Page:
Sales of previously occupied homes rose last month after the worst summer for the housing market in more than a decade. And fears over flawed foreclosure documents could keep buyers on the sidelines in the final months of the year.
Sales grew 10 percent in September to a seasonally adjusted annual rate of 4.53 million, the National Association of Realtors said Monday.
Home sales have declined 37.5 percent from their peak annual rate of 7.25 million in September 2005. They have risen from July's rate of 3.84 million, which was the lowest in 15 years.
Most experts expect roughly 5 million homes to be sold through the entire year. That would be in line with last year's totals and just above sales for 2008, the worst since 1997.
Still, sales could fall further if potential lawsuits from former homeowners claiming that banks made errors when seizing their homes make consumers fearful of buying foreclosed properties.
The Federal Reserve on Monday become the latest government regulator to announce it would be looking into whether mortgage companies cut corners on their own procedures when seizing homes.
Chairman Ben Bernanke said the Fed would look intensively to see if policies, procedures or internal controls led lenders to improperly foreclosure on homeowners. Preliminary results of an in-depth report are expected to be released next month.
"We take violation of proper procedures very seriously," Bernanke said.
In a survey taken by the Realtors group this month, about 23 percent of the 2,000 agents surveyed said they have a client who is no longer interested in purchasing a foreclosed property due to the foreclosure-document mess.
"You're going to see uncertainty on the part of homebuyers," said Quinn Eddins, director of research at Radar Logic Inc., which tracks the housing market.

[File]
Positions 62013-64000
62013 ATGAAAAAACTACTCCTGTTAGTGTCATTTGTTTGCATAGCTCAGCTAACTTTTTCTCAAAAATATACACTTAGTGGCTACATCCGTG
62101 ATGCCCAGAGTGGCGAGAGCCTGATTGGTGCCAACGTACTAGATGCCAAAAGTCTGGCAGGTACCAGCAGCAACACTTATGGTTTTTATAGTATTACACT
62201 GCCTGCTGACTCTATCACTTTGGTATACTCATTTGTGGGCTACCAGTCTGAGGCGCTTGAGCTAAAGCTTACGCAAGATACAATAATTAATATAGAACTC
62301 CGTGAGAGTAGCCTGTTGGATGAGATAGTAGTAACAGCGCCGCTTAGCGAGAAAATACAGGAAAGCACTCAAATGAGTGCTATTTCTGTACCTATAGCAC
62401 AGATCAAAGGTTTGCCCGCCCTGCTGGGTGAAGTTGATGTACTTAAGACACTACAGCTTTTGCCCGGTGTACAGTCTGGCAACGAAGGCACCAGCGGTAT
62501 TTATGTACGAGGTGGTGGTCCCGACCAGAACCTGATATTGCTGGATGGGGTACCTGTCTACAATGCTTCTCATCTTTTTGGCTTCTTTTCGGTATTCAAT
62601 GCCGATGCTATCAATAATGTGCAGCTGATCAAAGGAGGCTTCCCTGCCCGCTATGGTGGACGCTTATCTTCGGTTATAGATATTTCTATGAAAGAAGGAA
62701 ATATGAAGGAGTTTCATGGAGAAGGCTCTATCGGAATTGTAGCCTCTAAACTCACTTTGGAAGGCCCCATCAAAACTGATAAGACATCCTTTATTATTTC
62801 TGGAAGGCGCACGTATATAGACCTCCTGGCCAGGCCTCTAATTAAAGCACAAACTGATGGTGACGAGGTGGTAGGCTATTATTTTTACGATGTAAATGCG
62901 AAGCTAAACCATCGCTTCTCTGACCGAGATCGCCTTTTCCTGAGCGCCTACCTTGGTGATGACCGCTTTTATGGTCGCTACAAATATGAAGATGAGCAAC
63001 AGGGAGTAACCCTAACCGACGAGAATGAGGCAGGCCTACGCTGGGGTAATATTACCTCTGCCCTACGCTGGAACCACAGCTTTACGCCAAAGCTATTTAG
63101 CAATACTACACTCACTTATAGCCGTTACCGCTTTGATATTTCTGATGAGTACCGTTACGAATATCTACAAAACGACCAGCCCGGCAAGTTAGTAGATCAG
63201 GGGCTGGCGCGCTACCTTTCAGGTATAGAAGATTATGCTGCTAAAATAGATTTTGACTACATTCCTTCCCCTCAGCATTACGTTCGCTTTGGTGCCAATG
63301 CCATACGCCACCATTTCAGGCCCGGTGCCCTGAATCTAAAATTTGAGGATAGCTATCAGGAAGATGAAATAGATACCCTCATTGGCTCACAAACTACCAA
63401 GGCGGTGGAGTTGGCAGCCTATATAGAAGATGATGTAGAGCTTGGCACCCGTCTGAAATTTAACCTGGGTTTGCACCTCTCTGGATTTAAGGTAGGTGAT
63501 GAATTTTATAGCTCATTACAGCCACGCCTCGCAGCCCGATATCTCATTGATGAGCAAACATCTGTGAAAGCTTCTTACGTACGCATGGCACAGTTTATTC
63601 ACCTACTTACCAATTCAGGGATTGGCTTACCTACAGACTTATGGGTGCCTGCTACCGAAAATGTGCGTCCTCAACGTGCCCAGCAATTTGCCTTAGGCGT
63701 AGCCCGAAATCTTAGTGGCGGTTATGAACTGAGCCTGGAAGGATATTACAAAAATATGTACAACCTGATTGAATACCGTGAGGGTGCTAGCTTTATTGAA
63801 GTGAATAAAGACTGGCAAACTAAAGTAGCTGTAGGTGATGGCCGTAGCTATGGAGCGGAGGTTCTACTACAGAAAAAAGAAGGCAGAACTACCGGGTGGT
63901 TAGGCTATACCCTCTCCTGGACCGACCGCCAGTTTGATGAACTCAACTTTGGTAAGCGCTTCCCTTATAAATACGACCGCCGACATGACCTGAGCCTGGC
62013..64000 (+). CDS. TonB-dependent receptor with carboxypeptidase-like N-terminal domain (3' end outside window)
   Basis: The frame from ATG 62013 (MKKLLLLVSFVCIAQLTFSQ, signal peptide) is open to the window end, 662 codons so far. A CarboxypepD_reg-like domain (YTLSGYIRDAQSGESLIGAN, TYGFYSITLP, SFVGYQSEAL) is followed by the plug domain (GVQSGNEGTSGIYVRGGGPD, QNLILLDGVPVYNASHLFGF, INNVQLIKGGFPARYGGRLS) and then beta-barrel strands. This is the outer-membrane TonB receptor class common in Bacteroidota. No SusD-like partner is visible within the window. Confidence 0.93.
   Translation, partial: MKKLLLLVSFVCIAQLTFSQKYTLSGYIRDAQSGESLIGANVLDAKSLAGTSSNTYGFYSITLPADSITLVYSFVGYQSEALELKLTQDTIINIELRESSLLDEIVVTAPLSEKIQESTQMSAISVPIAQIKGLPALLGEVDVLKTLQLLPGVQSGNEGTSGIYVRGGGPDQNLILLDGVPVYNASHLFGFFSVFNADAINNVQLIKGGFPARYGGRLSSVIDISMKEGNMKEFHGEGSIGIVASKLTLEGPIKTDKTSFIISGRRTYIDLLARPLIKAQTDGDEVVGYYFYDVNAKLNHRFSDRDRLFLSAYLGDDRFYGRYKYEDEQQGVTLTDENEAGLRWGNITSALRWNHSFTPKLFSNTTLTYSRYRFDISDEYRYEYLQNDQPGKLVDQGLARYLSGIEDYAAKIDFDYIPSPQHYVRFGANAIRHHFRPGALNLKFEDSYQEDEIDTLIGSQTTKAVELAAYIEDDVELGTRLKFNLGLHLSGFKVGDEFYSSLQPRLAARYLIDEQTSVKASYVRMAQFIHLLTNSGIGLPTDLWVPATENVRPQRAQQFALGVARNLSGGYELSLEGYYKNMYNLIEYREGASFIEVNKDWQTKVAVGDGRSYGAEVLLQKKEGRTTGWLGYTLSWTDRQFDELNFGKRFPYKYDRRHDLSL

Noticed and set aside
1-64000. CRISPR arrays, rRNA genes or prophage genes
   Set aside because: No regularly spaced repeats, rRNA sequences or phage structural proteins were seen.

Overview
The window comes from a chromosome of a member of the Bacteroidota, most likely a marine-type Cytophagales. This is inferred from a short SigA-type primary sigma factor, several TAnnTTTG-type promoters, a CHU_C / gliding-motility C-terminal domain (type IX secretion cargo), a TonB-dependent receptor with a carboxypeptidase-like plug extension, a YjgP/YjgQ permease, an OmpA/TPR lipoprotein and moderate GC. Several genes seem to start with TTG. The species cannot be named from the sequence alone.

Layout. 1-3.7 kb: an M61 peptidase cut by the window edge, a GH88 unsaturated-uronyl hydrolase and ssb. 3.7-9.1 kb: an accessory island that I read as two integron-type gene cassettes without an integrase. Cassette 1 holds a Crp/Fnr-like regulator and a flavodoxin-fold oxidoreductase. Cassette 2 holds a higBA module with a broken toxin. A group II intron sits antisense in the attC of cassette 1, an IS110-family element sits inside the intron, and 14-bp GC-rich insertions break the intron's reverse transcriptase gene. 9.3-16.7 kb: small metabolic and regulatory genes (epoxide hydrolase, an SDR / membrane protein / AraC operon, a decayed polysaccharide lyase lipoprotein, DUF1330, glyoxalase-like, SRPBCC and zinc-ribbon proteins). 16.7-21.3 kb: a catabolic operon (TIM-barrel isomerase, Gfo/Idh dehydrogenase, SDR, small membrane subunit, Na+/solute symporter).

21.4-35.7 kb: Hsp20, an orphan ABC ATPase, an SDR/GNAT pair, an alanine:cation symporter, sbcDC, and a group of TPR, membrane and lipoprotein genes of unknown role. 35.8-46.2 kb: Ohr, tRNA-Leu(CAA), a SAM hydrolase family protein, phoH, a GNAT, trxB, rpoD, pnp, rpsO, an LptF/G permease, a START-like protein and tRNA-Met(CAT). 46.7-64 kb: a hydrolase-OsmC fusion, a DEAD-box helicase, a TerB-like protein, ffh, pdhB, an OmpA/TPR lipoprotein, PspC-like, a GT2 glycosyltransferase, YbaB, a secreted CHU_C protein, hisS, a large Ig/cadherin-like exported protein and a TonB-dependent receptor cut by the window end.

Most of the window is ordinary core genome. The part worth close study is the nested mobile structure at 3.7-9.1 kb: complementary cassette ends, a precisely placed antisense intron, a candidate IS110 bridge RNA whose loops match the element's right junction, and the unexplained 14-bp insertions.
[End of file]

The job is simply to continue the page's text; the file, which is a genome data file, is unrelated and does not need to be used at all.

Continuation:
Mortgage applications to purchase homes last week were 29 percent below the same week a year ago, according to the Mortgage Bankers Association. At that time, buyers were rushing to purchase homes to qualify for federal tax credits.
Last month the inventory of unsold homes on the market fell about 2 percent to 4 million. That's a 10.8 month supply at the current sales pace. It compares with a healthy level of about six months.
Dubious mortgage practices and lax lending standards were blamed for contributing to a housing bubble that eventually burst and thrust the economy from 2007-2009 into the worst recession since the 1930s. Many Americans took out home loans that they didn't understand and bought homes that they couldn't afford.
As a result, foreclosures have soared to record highs. It's one of the negative forces restraining the economy's ability to get back on sounder footing.
Now more than 20 percent of borrowers owe more than their home is worth, and an additional 33 percent have equity cushions of 10 percent or less, putting them at risk should house prices decline much further, Bernanke said.
"With housing markets still weak, high levels of mortgage distress may well persist for some time to come," Bernanke warned.